DM: That was Saturday’s beer release: my fiancé’s first brew (here). She sat down with me, we discussed what hops she wanted to use, what beer base. I was completely hands off as she brewed it. (Like what Derrick did with the staff at Twisted Pine.) What I do is find beer that represents the style, do a tasting and we pinpoint from each beer what we like the most and if they would potentially work together. Then add in my own flavor intricacies, and then start building the beer from back to front. (That’s how he brews too) So we sat down with 4 or 5 IPAs, like Hop in the Dark, Sublimely Self Righteous, Hoppy Night from Twisted Pine: all Black IPAs, to use as an idea for where we’ll go. A lot of the beer we have now (aroma-wise) are based around a good spiced, floral note, with hints of pine… Amarillo, Columbus, Tomahawk… there’s almost 7 pounds of hops in just the dry hop alone. Then we looked at the flavor profile we liked: we used a lot of Cascade which give you that huge grapefruit, citrus, profile. That was the middle of the boil hop addition. Then “what can we do to kind of kick the pants off” for bitterness.) Warrior. When I first brewed this, it had 7 hop additions. This one has 10. It’s a fun beer to brew: quite complex; almost like a crescendo with that bitter at the end. Those kinds of beers are my shift beers, “If you won’t drink it at the end of your shift, why brew it?” I don’t want my beer to be “just another IPA,” or “another Pale Ale.”
KC: A shame you can’t do an occasional Barleywine with the laws here.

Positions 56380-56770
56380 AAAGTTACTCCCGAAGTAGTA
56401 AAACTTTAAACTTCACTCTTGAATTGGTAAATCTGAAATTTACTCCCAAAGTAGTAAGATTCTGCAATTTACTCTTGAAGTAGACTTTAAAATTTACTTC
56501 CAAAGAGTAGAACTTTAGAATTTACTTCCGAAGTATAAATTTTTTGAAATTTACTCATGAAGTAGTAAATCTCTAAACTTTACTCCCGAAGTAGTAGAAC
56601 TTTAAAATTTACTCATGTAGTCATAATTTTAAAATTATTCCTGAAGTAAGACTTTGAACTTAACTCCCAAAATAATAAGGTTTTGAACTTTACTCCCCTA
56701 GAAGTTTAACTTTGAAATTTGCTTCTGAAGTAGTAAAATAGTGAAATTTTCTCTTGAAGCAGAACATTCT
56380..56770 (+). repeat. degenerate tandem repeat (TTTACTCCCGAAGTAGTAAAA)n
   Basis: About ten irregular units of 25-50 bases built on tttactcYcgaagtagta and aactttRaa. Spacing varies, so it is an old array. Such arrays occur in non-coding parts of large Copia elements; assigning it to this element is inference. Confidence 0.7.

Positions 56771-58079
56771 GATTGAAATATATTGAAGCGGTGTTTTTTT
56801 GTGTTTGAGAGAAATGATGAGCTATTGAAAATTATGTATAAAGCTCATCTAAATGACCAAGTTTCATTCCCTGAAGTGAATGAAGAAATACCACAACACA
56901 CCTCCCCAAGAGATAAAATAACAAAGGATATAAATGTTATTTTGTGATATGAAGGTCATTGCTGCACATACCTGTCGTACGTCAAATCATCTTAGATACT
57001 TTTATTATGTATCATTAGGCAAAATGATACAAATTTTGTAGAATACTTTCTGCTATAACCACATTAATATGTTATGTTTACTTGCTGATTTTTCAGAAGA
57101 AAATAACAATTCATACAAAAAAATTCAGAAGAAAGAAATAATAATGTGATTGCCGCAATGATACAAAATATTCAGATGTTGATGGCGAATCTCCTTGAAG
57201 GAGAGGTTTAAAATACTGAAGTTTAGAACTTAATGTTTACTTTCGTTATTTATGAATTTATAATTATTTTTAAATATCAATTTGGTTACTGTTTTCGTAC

DM: Hmm… I’ll see about how I might do a 6.2% Barleywine.
KC: Barleywine light?
DM: Don’t know how it would happen. I’d have to be very careful with attenuation.
KC: Is Kaleigh still in the industry?
DM: No, she wound up getting promoted during the middle of her maternity leave. We had to call them 2 days after they promoted her, kind of a bummer. She had worked so hard. They thought she was the bee’s knees. The owner’s wife really liked Kaleigh, so it was tough for us. I really loved Twisted Pines. The guys I worked with, Bob Baile? Fantastic. Bob was a former chemical engineer turned brewer: one of the smartest men I’ve ever met. Kind of getting away now from the great group of in-industry friend we used to hang with now. They were, you know, degenerates? (Chuckle.)
KC: Have you trained at any specific institute or…
KC: That can be good.
DM: I thought about UC Davis, and Siebel, ultimately what it comes down to is practical knowledge vs. applied knowledge, what’s better in certain situations. I’ve known Siebel guys who really didn’t know a lot about brewing, and those who had a passion for the industry and learned everything from reading books. My library at home is huge. Anytime I didn’t understand something I would buy a book, read it front to back, back to front: 7 more times. If you looked at my books you’d never understand them because of all my hand written notes.
KC: Any preference for certain sanitation methods?
DM: Yes, at Twisted Pine we used Birko: out of Boulder. A lot of brewers, like Dogfish, use them. The caustic and peracetic acid used before were fine, but now we use Birko’s version of Star San, and their version of PBW. Easier on tanks and I don’t have to use 180 degree water. For the tanks; dioxyclor phosphoric acid: chlorine-based: kills a little more. I can stick my hands in it.